One of the things I think I love the most about the holiday season is how steeped it is in tradition. I’m fascinated by how other cultures celebrate during the holiday season, and it’s been fun embracing Swedish traditions. My parents are here for a short but sweet visit this week, and I’m taking them to a traditional Swedish Julbord (Christmas buffet).
Paul has some Ukrainian in his background, and the influence is apparent during the holidays. There are always pierogies at his family’s Christmas dinner, and two kinds of soup – a luscious white bean and sauerkraut soup, and borscht.
I make a kick-ass pierogi, if I do say so myself. I first attempted them sometime around a decade ago in and effort to impress my future in-laws (which totally worked, by the way), but my mother-in-law is the queen of soups. For real. I’m good at making lots of things, but I can’t even come close to her soup-making prowess.
This borscht is inspired by my mother in law. There are beets of course, and cabbage as well. There’s just the right amount of acidity, and a healthy dose of dill. But what makes this soup really special is the can of green peas you add at the end – brine and all. I don’t know what it is, but something about that pea brine takes this soup from ordinary to extraordinary.
Borscht takes some time, but it’s well worth the effort. It’s speckled with the red and green of the season, and is jam packed with good nutrition. It’s also a nice respite from the heavier fare that’s more common at this time of year. It’ll clean out yer pipes, if you know what I mean.
Borscht, like most soups, freezes beautifully. So make up a big batch and freeze the leftovers in individual portions. Come January if you’re looking for a bit of a nutritional reset you’ll be happy to have some on hand.
Beautiful beets contain powerful nutrient compounds that help protect against heart disease, birth defects and certain cancers. Beets have a unique complement of antioxidants – their red colour comes primarily from betalain antioxidant pigments, rather than anthocyanins. They’re also a very good source of the antioxidant manganese and a good source of the antioxidant vitamin C. Many of these phytonutrients in beets have also been shown to function as anti-inflammatory compounds. Beets are an unusual source of betaine – a key body nutrient made from the B-complex vitamin, choline. Choline is an important vitamin for helping regulate inflammation in the cardiovascular system. Beets are also an excellent source of folate and a very good source of, potassium, and copper. They are also a good source of dietary fiber, magnesium, phosphorus, iron, and vitamin B6.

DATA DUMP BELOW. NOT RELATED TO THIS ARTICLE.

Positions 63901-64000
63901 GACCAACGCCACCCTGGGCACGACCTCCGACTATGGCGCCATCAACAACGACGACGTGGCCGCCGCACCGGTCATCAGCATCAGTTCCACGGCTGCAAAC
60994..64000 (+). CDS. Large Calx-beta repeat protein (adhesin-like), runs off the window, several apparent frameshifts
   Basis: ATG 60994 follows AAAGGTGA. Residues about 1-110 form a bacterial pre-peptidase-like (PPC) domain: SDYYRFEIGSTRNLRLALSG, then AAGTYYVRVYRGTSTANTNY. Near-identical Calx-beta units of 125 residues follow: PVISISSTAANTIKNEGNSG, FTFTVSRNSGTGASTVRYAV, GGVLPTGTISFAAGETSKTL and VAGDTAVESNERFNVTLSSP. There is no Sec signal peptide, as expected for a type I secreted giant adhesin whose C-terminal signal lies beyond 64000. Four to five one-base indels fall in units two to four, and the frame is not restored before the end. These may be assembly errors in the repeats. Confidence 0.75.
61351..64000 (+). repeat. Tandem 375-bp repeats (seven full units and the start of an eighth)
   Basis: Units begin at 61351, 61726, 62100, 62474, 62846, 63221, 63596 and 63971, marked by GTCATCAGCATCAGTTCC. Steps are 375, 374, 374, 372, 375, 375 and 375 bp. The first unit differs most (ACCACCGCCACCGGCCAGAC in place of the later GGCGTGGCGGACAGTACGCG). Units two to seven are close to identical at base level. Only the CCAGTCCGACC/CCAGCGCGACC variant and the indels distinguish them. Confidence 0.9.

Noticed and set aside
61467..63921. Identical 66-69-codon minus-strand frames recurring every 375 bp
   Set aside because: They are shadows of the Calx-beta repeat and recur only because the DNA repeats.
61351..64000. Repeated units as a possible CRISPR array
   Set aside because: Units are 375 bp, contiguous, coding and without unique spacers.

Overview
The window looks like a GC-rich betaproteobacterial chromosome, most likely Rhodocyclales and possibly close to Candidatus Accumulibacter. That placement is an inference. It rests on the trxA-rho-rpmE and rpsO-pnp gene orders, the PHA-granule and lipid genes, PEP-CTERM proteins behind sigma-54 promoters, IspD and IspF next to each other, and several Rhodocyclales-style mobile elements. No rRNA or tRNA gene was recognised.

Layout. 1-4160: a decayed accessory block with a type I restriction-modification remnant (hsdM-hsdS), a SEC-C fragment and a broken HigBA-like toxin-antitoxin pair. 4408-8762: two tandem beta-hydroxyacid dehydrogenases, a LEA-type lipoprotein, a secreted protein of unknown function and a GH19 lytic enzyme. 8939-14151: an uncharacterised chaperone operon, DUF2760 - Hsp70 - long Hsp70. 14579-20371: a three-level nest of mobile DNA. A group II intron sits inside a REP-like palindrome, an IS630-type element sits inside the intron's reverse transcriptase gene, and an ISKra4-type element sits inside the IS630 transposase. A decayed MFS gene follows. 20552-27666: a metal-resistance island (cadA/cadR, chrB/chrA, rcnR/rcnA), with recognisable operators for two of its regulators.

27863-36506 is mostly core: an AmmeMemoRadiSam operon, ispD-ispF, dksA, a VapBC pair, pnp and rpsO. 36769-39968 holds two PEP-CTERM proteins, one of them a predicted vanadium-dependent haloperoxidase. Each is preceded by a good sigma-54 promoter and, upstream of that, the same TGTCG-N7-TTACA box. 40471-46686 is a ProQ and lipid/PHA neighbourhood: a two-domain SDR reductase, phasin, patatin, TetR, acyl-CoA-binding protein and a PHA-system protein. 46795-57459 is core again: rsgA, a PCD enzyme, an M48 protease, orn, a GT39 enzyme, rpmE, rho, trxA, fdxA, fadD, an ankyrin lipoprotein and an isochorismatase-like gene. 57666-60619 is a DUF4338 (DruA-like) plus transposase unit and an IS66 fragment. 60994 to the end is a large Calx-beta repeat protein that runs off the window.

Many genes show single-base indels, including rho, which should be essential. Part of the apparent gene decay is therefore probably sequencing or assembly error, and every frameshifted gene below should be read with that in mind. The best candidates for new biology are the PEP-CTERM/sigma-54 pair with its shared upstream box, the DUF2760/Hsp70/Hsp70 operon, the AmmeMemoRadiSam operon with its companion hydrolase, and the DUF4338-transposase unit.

- 10 cups vegetable broth
- 4 medium beets
- 2 large carrots
- 2 Tbsp olive oil
- 1 large onion diced
- 2 tsp salt
- 2 bay leaves
- 2 cups shredded red cabbage
- 4 medium tomatoes diced
- 3 Tbsp balsamic vinegar
- juice of 1 lemon
- 2 Tbsp chopped fresh dill
- 2 Tbsp chopped parsley
- 1 400 g can green peas including brine
- Peel and dice the beets and carrots.
- Set a large soup pot over medium heat. Add the olive oil, onion, 1 tsp salt, and bay leaves. Sauté until the onion is translucent.
- Add the carrots and sauté for about 10 minutes, until the carrots have softened.
- Stir in the beets, cabbage, and another teaspoon of salt.
- Add the vegetable broth and bring the soup to a simmer. Cover, and cook until the vegetables are tender, about 20 minutes.
- Add the tomatoes, balsamic vinegar, 1 Tbsp fresh dill, and 1 Tbsp fresh parsley. Simmer for another 20 minutes.
- Add the lemon juice, peas, and pea brine.
- Season with the remaining herbs, freshly cracked black pepper, and more salt if needed.
- Serve with a dollop of yoghurt if you wish.
-This soup is even more flavourful the next day, so you can make it in advance and reheat when you're ready to serve.
-Freeze leftover borscht in individual servings for quick and easy weeknight meals.
-Adapted from ReBar.